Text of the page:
The White Plague by Frank Herbert.  Goodness gracious, I love Dune, but that man is the misogynist to end all misogynists.

The Land of the Painted caves by Jean M Auel.  I have been reading her books for decades.  yes, they've gotten gradually worse and more poorly written as the series (and the dullest, I mean DULLEST scrabble playing ever, she's been copying and pasting the same few pages since the mid 80's).  But that last, wow, I mean...I just...that was just, I can't even find words for how beyond awful that piece of garbage was.  If you haven't read the book yet, for the love of the Mother Goddess herself, don't, just don't don't don't.

I though Auel gave up on the series about a decade ago?

I can't help but think she "gave up" about 1/2 way into the second book. Seriously though, there's a sixth book that just came out a little over a year ago. http://www.amazon.com/The-Land-Painted-Caves-Children/dp/0553289438/ref=pd_sim_b_8
Utah

Winterlight

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Re: well, THAT was the worst book ever!
« Reply #1758 on: January 15, 2013, 04:56:38 PM »
Worst books I ever read?

Twilight by Stephanie Meyer.  Ugh, I will never get my life back and that poorly written Buffy rip off drivel is forever in my head.

The White Plague by Frank Herbert.  Goodness gracious, I love Dune, but that man is the misogynist to end all misogynists.

The Land of the Painted caves by Jean M Auel.  I have been reading her books for decades.  yes, they've gotten gradually worse and more poorly written as the series (and the dullest, I mean DULLEST scrabble playing ever, she's been copying and pasting the same few pages since the mid 80's).  But that last, wow, I mean...I just...that was just, I can't even find words for how beyond awful that piece of garbage was.  If you haven't read the book yet, for the love of the Mother Goddess herself, don't, just don't don't don't.

I though Auel gave up on the series about a decade ago?

She did- and boy does it show in the last book, which came out in 2011. Don't bother with it. Really, don't.
If wisdom’s ways you wisely seek,
Five things observe with care,
To whom you speak,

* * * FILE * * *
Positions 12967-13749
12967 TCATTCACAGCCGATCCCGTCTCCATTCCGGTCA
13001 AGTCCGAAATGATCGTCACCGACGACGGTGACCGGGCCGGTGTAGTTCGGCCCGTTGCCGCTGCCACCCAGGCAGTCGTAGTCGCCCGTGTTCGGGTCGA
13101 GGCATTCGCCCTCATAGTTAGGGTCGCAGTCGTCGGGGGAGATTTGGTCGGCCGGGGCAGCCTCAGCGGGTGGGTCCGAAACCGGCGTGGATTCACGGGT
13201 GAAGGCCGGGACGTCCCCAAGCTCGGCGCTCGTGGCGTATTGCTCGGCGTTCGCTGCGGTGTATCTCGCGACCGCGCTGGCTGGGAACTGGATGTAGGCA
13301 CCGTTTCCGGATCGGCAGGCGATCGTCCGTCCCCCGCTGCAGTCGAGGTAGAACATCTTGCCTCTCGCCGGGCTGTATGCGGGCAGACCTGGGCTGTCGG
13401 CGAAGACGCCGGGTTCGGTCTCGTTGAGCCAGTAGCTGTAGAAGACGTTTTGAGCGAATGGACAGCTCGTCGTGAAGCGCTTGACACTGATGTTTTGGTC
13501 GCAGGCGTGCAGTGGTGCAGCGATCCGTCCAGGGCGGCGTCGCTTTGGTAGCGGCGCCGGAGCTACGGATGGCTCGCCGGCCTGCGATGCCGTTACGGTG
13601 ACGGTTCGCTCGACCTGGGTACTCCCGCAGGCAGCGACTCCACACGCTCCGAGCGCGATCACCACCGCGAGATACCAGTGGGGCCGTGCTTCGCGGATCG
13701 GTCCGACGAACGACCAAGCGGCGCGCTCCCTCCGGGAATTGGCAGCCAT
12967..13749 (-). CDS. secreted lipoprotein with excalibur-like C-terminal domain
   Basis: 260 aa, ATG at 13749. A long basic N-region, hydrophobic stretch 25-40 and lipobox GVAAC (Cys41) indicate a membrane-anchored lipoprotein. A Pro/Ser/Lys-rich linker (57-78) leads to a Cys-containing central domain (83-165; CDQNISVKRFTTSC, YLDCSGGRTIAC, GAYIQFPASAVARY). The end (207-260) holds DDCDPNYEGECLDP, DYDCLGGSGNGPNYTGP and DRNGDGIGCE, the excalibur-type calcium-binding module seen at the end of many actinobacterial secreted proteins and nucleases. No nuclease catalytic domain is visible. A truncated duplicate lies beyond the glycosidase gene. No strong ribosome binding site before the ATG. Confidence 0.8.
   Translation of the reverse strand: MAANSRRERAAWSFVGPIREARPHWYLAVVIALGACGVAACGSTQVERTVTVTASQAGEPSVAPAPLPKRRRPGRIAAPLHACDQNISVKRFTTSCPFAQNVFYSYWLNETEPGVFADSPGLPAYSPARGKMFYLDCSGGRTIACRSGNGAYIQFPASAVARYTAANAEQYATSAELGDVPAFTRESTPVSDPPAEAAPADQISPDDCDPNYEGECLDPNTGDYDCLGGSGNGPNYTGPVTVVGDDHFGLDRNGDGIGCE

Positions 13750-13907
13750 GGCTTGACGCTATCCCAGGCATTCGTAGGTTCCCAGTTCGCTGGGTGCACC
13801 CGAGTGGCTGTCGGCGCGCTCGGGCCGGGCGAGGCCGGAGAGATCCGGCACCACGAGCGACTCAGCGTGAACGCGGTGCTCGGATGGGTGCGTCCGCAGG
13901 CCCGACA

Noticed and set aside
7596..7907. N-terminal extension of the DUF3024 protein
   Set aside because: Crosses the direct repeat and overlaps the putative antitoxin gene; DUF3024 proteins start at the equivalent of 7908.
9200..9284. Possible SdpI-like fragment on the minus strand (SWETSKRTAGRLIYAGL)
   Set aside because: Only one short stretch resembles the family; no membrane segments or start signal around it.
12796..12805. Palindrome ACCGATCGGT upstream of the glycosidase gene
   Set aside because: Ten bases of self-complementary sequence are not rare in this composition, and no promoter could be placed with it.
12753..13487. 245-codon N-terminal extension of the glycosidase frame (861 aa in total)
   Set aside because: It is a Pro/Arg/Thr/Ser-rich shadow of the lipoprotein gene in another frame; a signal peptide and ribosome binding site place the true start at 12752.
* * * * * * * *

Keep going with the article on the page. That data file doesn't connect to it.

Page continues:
Of whom you speak,
And how, and when, and where.
Caroline Lake Ingalls

BB-VA

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Re: well, THAT was the worst book ever!
« Reply #1759 on: January 15, 2013, 09:01:52 PM »
Speaking of Dune - every one of the Dune books past "Children of Dune".  I did faithfully read all the ones that Frank Herbert wrote but liked them less and less.

And then his son started writing them. I read 2.  That was 2 too many.  Yeesh.
"The Universe puts us in places where we can learn. They are never easy places, but they are right. Wherever we are, it's the right place and the right time. Pain that sometimes comes is part of the process of constantly being born."
- Delenn to Sheridan: "Babylon 5 - Distant Star"

Piratelvr1121

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Re: well, THAT was the worst book ever!
« Reply #1760 on: January 15, 2013, 09:35:39 PM »
"Spirited Away" takes place in the 1650's, during the time of Oliver Cromwell, who hated Catholicism and wanted to punish the Irish Catholics for their rebellion in 1641.  Supposedly Ireland lost more of it's population in this time than during the famine 41% compared to 16%.  Ethnic cleansing in which they were either killed, exiled or sold into slavery.  Either way, trying to rid Ireland of the Catholics.

It starts with two sisters, the main character being Frederica, nicknamed Freddy, who rode a gypsy cob horse (a friend of mine told me this breed didn't even exist in the 17th century.) Not to mention this horse is supposedly Frederica's to ride just for fun.  Her family is a very poor Irish Catholic family, so that they had enough money to even own a work horse, let alone one just for their daughter to ride for fun? A breed that didn't even exist at the time? Hm.